If you're learning Italian, you've probably sbagliato a few times without even knowing it.
This verb might look mixed up to English speakers – a word that starts “sb”?! – and in fact it is: sbagliare means to mess up, make a mistake, get it wrong.
And as any learner knows, there are so many things to get wrong.
Scusi, ho sbagliato numero.
Sorry, I've got the wrong number.
Non abbiamo tempo di sbagliare strada.
We don't have time to take a wrong turn.
Attenti a non sbagliare treno.
Be careful not to take the wrong train.
Hai sbagliato tutto!
You've messed everything up!
When you're not messing up something in particular, just more generally, you can use the reflexive form of the verb: sbagliarsi.
Ti stai sbagliando di grosso.
You are very much mistaken.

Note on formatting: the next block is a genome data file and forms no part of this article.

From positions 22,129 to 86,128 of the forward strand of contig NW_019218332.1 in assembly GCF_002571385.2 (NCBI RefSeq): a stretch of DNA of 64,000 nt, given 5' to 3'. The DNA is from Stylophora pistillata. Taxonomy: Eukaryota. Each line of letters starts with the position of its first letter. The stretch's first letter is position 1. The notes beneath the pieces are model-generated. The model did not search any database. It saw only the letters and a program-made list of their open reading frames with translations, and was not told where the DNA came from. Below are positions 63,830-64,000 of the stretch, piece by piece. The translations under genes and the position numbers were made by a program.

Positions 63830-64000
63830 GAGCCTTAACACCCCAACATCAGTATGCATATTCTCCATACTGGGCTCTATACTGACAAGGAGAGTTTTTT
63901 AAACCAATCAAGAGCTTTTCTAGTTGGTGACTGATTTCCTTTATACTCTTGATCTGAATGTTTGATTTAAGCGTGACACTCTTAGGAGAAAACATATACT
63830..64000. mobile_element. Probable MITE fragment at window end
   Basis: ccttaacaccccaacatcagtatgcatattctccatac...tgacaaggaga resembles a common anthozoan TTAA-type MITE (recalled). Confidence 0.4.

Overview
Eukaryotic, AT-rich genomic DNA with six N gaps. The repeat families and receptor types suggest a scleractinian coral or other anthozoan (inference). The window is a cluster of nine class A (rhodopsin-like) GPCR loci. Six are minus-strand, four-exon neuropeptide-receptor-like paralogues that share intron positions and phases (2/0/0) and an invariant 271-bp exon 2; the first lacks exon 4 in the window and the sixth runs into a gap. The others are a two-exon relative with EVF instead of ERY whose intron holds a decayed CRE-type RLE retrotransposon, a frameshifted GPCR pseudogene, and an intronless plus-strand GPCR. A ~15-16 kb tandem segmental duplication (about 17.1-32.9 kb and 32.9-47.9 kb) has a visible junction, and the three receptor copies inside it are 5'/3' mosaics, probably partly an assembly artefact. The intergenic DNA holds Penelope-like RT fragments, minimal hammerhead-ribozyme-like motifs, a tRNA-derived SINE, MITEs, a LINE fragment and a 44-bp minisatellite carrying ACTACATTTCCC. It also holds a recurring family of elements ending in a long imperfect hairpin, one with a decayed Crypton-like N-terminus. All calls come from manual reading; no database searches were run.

Pensavo fosse lei, ma mi sono sbagliato.
I thought it was her, but I was mistaken.
Se mi sbaglio, sarò felice di ammetterlo.
If I'm wrong, I'll happily admit it.
You'll also see it used in its adjective form to describe something that's not quite right.
la risposta sbagliata
the wrong answer
un Negroni Sbagliato
a Mixed-up Negroni (a Negroni made with sparkling wine instead of gin)
As a question, it's also a useful way to check if you're right – or at least, if someone else thinks you are.
Ho ragione, o sbaglio?
I'm right, aren't I?
Ho sentito bene, o sbaglio?
I heard that right, didn't I?
But even when you get it wrong, don't worry: sbagliando s'impara (you learn by making mistakes).
Do you have a favourite Italian word you'd like us to share? If so, please email our editor Jessica Phelan with your suggestion.